• Abstract: Wildfires burn vegetation and leave the resultant organic and inorganic ash into the soil surface. Depending on the temperatures and burn durations, the quantity and type of ash can vary widely. Ash mobilization following wildfire is a topic of major concern, since it may result in contamination of surface water bodies within and downstream of the burnt areas.The present study aims to analyse the influence of black and white ash on surface runoff, leachate and total erosion and erosion of organic matter by running a field experiment along 6 weeks, using three replicate lysimeters with control soil, soil with addition of black ash and soil with addition of white ash. There was some suggestion but no statistical evidence that black ash reduced overland flow generation during the initial rainfall events, while black ash was found to increase sediment and organic matter losses by overland flow in a statistically significant manner. This was not during the initial rainfall events and, therefore, not directly related to the presence of a homogenous cover of a well-defined ash layer on the soil surface.
      PubDate: Wed, 16 Nov 2022 00:00:00 GMT
       
  • Introduction to the special issue on fire impacts on hydrological
           processes

    • PubDate: Wed, 16 Nov 2022 00:00:00 GMT
       
  • Intensity and persistence of water repellency at different soil moisture
           contents and depths after a forest wildfire

    • Abstract: The Mediterranean mixed coniferous and broad-leaved forest of Moarda (Palermo) was affected by a large wildfire in summer 2020. In spring 2021, burned and unburned loam soil sites were sampled and the water drop penetration time (WDPT) and ethanol percentage (EP) tests applied to assess the influence of wetting-drying processes and soil water content on post-fire soil water repellency (SWR) as well as its vertical distribution. According to the WDPT test, the surface layer of the natural unburned soils was severely hydrophobic at intermediate soil water contents roughly corresponding to wilting point and SWR reduced either for very dry conditions (air- or oven-dried conditions) or wetter conditions close to field capacity. For these soils, EP test yielded results in agreement with WDPT. An influence of the wetting/drying cycle was detected as, for a given soil water content, WDPT was generally higher for the drying than the wetting process. The surface of burned soils was always wettable independently of the soil water content. The vertical distribution of SWR was modified by wildfire and the maximum hydrophobicity layer, that was located at the surface of the unburned soils, moved to a depth of 2–4 cm in the soils of burned sites. The results confirmed that wildfire can induce destruction of soil water repellency (SWR) naturally occurring at the surface of forest soils and create a shallow hydrophobic layer that may increase overland flow and erosion risk.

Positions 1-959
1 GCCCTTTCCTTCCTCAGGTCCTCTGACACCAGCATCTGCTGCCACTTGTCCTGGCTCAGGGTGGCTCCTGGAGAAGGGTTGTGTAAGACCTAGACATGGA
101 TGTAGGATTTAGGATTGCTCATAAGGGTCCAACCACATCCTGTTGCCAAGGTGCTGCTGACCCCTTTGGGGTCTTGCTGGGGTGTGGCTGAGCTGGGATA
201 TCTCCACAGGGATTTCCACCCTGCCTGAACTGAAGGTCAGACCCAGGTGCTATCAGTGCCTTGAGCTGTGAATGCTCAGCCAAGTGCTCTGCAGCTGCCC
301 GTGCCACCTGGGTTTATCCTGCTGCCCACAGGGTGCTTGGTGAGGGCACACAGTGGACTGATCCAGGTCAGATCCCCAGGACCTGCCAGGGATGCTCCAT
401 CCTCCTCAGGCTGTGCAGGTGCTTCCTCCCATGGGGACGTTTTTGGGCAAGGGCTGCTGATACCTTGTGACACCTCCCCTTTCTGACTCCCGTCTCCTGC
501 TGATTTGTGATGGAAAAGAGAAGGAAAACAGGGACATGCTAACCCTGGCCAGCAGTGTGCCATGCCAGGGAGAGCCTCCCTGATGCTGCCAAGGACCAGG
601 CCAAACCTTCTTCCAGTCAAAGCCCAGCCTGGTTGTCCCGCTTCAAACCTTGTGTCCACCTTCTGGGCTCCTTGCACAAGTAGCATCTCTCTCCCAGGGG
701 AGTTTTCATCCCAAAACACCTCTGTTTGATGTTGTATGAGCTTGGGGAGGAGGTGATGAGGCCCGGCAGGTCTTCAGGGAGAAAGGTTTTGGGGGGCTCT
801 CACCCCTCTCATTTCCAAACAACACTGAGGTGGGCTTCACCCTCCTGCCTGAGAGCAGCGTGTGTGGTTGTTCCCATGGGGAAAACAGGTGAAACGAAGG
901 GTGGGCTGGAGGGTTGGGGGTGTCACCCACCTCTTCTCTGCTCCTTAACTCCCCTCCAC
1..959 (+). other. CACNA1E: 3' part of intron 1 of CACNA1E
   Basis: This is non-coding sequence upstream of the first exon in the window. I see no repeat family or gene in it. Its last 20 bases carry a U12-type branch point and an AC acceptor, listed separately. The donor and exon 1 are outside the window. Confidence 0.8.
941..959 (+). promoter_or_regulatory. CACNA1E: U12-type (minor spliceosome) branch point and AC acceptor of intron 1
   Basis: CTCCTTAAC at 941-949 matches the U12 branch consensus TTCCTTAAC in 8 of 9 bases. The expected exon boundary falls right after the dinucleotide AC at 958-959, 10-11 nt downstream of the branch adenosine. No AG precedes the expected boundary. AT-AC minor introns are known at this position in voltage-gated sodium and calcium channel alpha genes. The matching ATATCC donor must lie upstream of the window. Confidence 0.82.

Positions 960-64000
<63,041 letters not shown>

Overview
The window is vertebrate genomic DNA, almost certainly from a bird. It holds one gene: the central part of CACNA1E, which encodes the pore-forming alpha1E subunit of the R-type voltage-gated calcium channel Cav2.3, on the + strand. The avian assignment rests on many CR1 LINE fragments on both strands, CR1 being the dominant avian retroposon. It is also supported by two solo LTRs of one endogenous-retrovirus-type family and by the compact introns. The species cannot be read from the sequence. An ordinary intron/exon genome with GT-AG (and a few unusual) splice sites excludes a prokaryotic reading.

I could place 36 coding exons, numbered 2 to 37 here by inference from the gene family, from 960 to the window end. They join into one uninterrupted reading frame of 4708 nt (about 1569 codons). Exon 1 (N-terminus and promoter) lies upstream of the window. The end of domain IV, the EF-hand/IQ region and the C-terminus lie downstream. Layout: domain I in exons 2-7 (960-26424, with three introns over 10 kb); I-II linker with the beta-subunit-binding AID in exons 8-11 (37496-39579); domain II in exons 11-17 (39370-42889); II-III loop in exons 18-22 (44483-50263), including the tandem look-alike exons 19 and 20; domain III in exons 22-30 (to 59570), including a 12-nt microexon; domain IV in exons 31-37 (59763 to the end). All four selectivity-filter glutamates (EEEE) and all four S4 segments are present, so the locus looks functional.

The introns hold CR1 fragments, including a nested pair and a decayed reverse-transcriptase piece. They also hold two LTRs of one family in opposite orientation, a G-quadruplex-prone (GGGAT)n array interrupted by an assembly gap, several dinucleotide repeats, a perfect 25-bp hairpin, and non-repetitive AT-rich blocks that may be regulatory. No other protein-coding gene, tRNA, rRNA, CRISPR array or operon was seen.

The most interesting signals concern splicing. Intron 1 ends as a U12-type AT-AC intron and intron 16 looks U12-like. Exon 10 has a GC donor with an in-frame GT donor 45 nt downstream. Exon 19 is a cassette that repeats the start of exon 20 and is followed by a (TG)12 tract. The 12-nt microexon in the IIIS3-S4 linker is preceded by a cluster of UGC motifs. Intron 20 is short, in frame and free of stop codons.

PubDate: Wed, 16 Nov 2022 00:00:00 GMT
       
  • Fire-induced changes in soil properties depend on age and type of forests

    • Abstract: Wildfires affect different physical, chemical, and hydraulic soil properties, and the magnitude of their effects varies depending on intrinsic soil properties and wildfire characteristics. The objectives of this study are: to estimate the impact of heating temperature (50–900°C) on the properties of sandy soil (Arenosol) taken in 1) coniferous forests (Scots pine Pinus sylvestris) of different ages (30 and 100 years); and 2) coniferous (Scots pine Pinus sylvestris) and deciduous (alder Alnus glutinosa) forests of the same age (30 years). The forests are located in the central part of the Borská nížina lowland (western Slovakia), and the properties treated were soil organic carbon content (SOC), pH, and soil water repellency (measured in terms of water drop penetration time, WDPT). It was found that the impact of heating temperature on the properties of sandy soil is great and depends on both the age and type of forest. The SOC value decreased unevenly with temperature in all three soils, and it was higher in the 30-year-old deciduous forest soil than in the 30-year-old coniferous forest soil. The value of pH increased monotonously with temperature from 200 °C, and it was higher in 30-year-old coniferous forest soil than in the 100-year-old coniferous forest soil. SOC and WDPT in the 100-year-old coniferous forest soil were higher than SOC and WDPT in the 30-year-old coniferous forest soil. Results obtained (decrease in SOC, disappearance of SWR after heating to 400 °C, and increase in pH from heating temperature 200 °C) bring important information for post-fire vegetation restoration and post-fire management of Central European forests established on sandy soil.
      PubDate: Wed, 16 Nov 2022 00:00:00 GMT
       
  • Effects of prescribed fire on topsoil properties: a small-scale straw